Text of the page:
About Us

Together, we are teachers working to improve the English language arts instruction in grades 7-12 of the State College Area School District. Historically, our number of teachers and interns numbers approximately 30 each year, and hopefully our work expands the support for students' literacy learning and identity development in the hundreds of classrooms in which they interact with PDS participants.

In our work together to support literacy education of secondary school students, we have negotiated our roles and responsibilities in a continuous manner to always keep the needs of learning at the center of our activities. Thus our "structures" or "assigned activities" as PDS participants have evolved each year, and developed flexibly according to the particular relationships between interns, mentors, students, and associates. We continually announce that "each person must learn to teach out of who they are as a person," "we do not want all teachers to be same," and "we learn from difference, not conformity." By the end of each year together, we also hope that each teacher has learned that who they are is based in collaboration with other teachers." Our archive of artifacts for each year and inquiry projects by participants present the ever-changing identities, relationships, and values that support the power of our PDS to generate greater agency within teachers and students.

Our PDS community is framed by the desire to support life-long learning, and the continual development of our uses of literacy to improve our personal and public lives. How we use language and media with each other creates the kind of social world in which our identities and relationships become possible. As a community of inquirers into language, literacy, knowing, and belonging we establish goals and reflect on the characteristics of our community striving for more agency and social negotiation of the kinds of communities in which we hope to live. We feel that we have established some important democratic learning practices, but realize that the goals and characteristics of our inquiry community are continually negotiated with our classroom and community members.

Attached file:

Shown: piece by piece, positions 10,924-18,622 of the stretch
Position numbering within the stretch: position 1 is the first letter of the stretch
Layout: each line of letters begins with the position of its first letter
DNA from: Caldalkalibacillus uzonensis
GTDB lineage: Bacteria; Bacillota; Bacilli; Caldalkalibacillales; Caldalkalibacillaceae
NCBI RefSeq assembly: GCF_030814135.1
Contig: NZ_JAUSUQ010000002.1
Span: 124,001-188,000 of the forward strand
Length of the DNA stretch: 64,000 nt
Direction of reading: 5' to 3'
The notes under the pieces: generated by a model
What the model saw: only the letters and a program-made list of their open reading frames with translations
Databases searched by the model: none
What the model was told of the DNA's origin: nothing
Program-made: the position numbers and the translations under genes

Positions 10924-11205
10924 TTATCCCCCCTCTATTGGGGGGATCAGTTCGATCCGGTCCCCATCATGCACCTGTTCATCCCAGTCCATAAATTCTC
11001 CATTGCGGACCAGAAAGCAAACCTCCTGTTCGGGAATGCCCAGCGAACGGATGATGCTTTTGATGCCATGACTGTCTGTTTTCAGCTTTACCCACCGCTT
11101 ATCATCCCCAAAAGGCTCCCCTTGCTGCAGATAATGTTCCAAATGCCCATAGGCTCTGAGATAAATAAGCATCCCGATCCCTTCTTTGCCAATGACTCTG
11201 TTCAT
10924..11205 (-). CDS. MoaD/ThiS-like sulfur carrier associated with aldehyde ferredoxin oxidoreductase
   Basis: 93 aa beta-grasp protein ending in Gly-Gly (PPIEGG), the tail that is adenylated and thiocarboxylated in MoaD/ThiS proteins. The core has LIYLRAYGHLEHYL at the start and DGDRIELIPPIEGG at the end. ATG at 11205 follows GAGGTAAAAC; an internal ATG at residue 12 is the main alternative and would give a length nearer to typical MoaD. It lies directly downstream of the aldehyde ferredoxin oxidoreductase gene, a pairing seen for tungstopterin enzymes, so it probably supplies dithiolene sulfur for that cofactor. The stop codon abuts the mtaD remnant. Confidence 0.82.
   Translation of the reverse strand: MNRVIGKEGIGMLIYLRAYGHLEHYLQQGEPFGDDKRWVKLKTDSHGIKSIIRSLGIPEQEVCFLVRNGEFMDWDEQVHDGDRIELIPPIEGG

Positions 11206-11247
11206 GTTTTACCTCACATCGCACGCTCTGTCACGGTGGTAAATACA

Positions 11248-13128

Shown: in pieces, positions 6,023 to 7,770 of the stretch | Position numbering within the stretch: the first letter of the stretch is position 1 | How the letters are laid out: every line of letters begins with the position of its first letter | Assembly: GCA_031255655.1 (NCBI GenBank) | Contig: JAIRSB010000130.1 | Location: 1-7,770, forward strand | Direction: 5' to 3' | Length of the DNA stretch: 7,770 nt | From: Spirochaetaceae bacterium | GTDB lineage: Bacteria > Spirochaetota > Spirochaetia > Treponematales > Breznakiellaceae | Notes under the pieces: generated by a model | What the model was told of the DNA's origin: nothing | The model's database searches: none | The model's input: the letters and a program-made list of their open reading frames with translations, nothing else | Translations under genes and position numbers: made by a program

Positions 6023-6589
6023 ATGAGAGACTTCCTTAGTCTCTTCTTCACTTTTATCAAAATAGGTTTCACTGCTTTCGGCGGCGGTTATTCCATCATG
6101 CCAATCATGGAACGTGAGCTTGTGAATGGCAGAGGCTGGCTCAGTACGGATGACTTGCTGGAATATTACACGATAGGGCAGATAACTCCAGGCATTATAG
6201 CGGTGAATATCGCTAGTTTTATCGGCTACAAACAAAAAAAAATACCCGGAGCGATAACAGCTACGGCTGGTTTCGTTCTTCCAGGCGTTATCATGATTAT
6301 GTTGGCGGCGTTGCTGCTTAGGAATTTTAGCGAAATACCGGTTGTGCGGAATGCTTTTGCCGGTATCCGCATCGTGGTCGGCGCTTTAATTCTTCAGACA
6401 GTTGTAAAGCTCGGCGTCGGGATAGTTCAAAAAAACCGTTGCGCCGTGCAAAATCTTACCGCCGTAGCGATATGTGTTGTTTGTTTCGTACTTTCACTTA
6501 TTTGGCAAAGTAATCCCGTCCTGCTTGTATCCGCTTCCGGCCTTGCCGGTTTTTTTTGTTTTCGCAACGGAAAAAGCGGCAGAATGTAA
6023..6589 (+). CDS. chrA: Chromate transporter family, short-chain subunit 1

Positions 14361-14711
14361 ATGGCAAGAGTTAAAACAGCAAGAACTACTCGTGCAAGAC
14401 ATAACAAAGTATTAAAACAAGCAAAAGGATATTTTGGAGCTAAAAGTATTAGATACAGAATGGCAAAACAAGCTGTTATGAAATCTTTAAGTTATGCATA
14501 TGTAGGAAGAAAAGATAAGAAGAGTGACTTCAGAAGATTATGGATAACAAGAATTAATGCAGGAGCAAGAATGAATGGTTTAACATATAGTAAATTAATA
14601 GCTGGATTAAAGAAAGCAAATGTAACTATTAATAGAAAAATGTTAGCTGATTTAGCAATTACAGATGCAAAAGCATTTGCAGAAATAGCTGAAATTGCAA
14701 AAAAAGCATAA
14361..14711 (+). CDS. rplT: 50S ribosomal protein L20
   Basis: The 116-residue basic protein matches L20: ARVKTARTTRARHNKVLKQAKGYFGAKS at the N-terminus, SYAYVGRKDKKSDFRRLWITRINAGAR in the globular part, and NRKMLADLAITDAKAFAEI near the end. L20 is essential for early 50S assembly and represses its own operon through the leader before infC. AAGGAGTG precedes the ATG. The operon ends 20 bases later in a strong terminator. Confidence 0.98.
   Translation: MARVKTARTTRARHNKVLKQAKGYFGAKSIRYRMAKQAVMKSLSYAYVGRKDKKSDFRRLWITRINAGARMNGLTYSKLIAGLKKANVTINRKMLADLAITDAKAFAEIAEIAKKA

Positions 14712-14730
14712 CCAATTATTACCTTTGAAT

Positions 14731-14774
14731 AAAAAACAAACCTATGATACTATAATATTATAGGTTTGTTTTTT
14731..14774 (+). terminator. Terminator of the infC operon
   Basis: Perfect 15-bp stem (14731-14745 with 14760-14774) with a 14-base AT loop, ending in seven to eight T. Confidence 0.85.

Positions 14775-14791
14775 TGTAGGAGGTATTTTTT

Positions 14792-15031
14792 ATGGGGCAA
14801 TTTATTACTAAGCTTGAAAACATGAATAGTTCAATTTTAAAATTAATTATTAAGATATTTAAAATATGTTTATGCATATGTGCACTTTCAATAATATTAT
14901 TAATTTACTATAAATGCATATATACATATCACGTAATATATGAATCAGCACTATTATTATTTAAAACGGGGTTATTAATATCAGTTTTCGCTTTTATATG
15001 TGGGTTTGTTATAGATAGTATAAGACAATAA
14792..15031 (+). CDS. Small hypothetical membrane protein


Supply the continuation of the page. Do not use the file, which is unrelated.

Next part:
Our intern teachers, mentor teachers, and university associate teachers enact an inquiry pedagogy through various planned activities framed by five inquiry strategies. However, we continually experience tensions in our communities and our own practices between models of learning that emphasize inquiry versus the more traditional transmission of knowledge. It is important to move this tension away from a contest between content knowledge versus students' interests, towards a negotiation of multiple perspectives and multiple texts for some community purpose. Thus, in the English classroom we consider how a literacy practice orientation to curriculum can help us to negotiate and create more equitable and empowered community membership and activity.

Our work has been recognized by the Holmes Partnership in 2004 as the Nancy Zimpher/Ken Howey Award for Best Partnership. The following video summarizes our larger work in developing professional development partnerships in both elementary and secondary English education. One characteristic goal of professional development collaborations is to merge the traditional university missions of teaching, research, and service with the public school missions of teaching and service to the community and youth. Our 1998-2003 PDS report highlights some of the benefits of the program and our scholarship into the best practices for teaching secondary school English language arts.